When the Game Stands Tall

Movie review by
Sandie Angulo Chen, Common Sense Media
When the Game Stands Tall Movie Poster Image
Football biopic has positive messages but doesn't score.
  • PG
  • 2014
  • 115 minutes

Parents say

age 12+
Based on 5 reviews

Kids say

age 10+
Based on 7 reviews

A lot or a little?

The parents' guide to what's in this movie.

Positive Messages

The movie is full of inspirational adages and messages like: "Don't let a game define who you are, let your lives do that"; adversity teaches more than triumph; football isn't about the score but about the team; "perfect effort" is what makes for a winning team; and being on a team isn't about your personal records but about looking out for the person next to you. These messages will all sound familiar to dedicated athletes, but they're still teachable statements for all kids and teens. There's also a strong focus on faith and its application to teamwork and sportsmanship.
 

Positive Role Models & Representations

Coach Lad is the epitome of a coach; he's kind, firm, loving, and inspiring. As portrayed, he helps turn immature young athletes into mature, thoughtful young men of honor and compassion. He's also willing to admit when he's wrong and when he can do better. Mrs. Lad is patient and supportive but also speaks her mind when she feels her husband is being short-sighted.

Violence

A character is shot and killed, execution-style, by a young man with a gun. A father is abusive toward his son. Two friends get into a shoving match. Football players on the field get into a fight that's broken up.

Sex

Young couples briefly hug and hold hands; a guy asks a friend if he's getting it on with his beautiful girlfriend, and the guy says he and his girlfriend are "waiting for the big day." A husband and wife kiss.

Language

Infrequent words/insults include "damn," "lame," "stupid," and "dumb."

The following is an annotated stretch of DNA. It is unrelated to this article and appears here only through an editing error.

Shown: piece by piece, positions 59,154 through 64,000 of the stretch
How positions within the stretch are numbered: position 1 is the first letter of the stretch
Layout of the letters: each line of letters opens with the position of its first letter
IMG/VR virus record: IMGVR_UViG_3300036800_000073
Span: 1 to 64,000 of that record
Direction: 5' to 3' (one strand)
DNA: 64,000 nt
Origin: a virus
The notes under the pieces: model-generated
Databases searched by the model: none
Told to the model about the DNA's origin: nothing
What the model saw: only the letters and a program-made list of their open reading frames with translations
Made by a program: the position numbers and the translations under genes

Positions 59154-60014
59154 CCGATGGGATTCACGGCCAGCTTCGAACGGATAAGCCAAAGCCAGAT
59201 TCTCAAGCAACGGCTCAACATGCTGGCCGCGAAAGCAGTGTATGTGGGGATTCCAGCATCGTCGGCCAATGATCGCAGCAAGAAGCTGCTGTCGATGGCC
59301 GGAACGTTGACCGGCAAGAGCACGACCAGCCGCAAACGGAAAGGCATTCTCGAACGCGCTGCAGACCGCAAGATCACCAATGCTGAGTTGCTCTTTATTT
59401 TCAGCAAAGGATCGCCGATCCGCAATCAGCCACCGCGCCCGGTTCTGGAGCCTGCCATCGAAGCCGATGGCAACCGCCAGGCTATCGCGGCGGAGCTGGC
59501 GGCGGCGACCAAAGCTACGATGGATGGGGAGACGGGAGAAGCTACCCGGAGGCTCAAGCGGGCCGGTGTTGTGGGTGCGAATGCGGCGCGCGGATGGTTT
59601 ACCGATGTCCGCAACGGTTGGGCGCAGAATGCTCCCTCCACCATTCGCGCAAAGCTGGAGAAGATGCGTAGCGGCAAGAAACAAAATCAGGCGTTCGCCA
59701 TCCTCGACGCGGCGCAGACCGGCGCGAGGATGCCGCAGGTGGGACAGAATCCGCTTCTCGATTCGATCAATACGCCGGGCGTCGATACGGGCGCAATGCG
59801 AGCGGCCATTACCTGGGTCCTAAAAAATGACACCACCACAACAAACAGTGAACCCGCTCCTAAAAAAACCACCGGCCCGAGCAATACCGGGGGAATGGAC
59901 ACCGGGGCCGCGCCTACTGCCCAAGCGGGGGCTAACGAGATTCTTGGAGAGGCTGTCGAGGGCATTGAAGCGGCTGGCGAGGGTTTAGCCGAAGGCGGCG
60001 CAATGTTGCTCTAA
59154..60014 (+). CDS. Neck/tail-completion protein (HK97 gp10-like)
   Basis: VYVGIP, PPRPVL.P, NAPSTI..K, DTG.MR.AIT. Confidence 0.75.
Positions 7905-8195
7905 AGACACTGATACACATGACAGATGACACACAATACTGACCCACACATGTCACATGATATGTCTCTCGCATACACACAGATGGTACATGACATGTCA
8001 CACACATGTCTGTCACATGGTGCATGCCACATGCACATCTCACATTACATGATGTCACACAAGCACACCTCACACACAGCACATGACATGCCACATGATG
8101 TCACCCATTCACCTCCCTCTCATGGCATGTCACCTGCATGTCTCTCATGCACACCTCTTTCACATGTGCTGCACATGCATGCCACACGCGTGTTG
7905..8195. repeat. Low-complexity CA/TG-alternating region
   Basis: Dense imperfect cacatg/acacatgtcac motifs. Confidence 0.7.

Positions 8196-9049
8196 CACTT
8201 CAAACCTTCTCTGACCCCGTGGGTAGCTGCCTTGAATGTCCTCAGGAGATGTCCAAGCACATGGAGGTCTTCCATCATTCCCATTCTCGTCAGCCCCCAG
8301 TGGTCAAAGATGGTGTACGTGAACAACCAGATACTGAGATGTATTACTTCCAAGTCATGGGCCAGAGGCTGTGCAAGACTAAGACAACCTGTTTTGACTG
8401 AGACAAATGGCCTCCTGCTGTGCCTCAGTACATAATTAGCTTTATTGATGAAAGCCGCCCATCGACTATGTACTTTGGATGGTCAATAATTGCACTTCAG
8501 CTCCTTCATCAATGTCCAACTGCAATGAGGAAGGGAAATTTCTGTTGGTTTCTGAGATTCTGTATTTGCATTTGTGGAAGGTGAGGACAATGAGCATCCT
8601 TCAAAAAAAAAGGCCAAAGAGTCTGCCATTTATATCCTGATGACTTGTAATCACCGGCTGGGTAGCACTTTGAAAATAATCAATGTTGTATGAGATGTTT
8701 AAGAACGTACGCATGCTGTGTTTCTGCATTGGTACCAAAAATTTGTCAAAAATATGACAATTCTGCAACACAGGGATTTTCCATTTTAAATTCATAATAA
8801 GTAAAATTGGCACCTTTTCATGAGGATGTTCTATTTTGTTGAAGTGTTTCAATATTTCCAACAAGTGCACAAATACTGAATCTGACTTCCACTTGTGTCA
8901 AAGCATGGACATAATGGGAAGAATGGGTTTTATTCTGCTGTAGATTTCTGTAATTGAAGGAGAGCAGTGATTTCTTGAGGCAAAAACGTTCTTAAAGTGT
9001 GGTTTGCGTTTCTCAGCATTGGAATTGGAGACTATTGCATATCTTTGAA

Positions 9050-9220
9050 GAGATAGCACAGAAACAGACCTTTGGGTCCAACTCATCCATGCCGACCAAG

Consumerism

Dick's Sporting Goods, Nike, Adidas, Gatorade, Cadillac, and other sports brands.

Drinking, Drugs & Smoking

The coach smokes cigarettes. Teens drink at a party.

What parents need to know

Parents need to know that When the Game Stands Tall is based on the true story of Coach Bob Ladouceur, who has the distinction of coaching the high school football team with the longest winning streak in sports history. This sports biopic -- which is packed with positive messages about teamwork, hard work, and learning from adversity -- is fine for older tweens and teens, though those who know and enjoy the game are most likely to fully appreciate the movie. There's virtually no language or sex (aside from some kissing and references to "getting it on"), but there is some startling violence, including the senseless, execution-style death of a beloved character. Teens drink at a party, and the coach smokes cigarettes. Watch through the credits to see footage of the real Coach Lad (who has a couple of cameos as another coach) saying some of the same lines depicted in the movie.

User Reviews

  • Parents say
  • Kids say
Adult Written byDuncanDerund August 24, 2014

Movies

A scene has a shooting with a sad funeral. Ages 9+. Very positive
Adult Written byTeenBoyzDad August 25, 2014

Not a Football Movie